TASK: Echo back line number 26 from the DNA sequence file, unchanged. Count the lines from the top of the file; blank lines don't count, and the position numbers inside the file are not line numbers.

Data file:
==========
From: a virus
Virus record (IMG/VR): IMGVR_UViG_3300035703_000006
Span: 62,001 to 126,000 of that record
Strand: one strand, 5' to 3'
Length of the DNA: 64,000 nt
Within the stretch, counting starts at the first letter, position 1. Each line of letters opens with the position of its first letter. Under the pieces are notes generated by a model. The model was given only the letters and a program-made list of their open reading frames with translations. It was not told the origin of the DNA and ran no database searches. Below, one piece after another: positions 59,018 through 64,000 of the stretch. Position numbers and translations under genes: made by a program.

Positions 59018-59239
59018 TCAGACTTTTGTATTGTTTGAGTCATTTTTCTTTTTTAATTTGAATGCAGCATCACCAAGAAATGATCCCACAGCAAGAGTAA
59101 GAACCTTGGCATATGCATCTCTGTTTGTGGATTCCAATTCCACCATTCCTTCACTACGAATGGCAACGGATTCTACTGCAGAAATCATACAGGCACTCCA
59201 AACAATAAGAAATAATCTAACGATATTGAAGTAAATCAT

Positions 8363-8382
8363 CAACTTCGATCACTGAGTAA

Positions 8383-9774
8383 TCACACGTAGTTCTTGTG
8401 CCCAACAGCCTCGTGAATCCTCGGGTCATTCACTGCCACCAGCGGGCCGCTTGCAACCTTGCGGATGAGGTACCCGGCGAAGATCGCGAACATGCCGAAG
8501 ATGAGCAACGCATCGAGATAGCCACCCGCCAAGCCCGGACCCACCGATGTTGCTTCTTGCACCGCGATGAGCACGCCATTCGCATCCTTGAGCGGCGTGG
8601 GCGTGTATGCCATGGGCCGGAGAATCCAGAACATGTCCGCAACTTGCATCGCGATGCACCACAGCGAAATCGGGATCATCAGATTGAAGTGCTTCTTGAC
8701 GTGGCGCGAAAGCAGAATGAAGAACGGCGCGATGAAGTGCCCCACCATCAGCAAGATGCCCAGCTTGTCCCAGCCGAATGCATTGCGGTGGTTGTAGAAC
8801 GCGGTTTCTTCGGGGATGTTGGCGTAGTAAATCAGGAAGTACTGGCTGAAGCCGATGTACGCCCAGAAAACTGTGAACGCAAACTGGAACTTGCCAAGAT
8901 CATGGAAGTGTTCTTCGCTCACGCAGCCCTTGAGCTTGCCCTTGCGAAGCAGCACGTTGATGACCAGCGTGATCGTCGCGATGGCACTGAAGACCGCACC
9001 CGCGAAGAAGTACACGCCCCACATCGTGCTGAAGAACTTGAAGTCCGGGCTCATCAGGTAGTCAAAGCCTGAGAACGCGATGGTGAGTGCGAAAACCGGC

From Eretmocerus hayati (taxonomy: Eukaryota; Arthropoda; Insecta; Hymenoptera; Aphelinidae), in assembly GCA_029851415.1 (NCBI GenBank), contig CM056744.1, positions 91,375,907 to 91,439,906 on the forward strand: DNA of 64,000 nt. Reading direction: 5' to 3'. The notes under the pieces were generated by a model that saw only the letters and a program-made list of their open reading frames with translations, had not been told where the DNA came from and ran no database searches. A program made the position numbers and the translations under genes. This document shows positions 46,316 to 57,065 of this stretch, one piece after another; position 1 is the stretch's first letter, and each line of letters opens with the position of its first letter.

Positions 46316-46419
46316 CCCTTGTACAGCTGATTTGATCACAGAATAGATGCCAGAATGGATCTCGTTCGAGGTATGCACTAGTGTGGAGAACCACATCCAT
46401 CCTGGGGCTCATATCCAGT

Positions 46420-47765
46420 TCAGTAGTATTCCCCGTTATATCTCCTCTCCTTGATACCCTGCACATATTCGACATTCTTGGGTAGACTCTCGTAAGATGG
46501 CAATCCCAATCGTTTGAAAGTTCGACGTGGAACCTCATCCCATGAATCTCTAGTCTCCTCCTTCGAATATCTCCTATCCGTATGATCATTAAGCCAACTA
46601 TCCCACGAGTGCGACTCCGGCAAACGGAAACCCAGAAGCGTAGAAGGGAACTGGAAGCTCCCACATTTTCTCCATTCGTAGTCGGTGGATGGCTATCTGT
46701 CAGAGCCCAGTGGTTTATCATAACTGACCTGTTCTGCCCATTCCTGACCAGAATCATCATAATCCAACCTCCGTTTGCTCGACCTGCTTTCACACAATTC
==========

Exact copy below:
Positions 46420-47765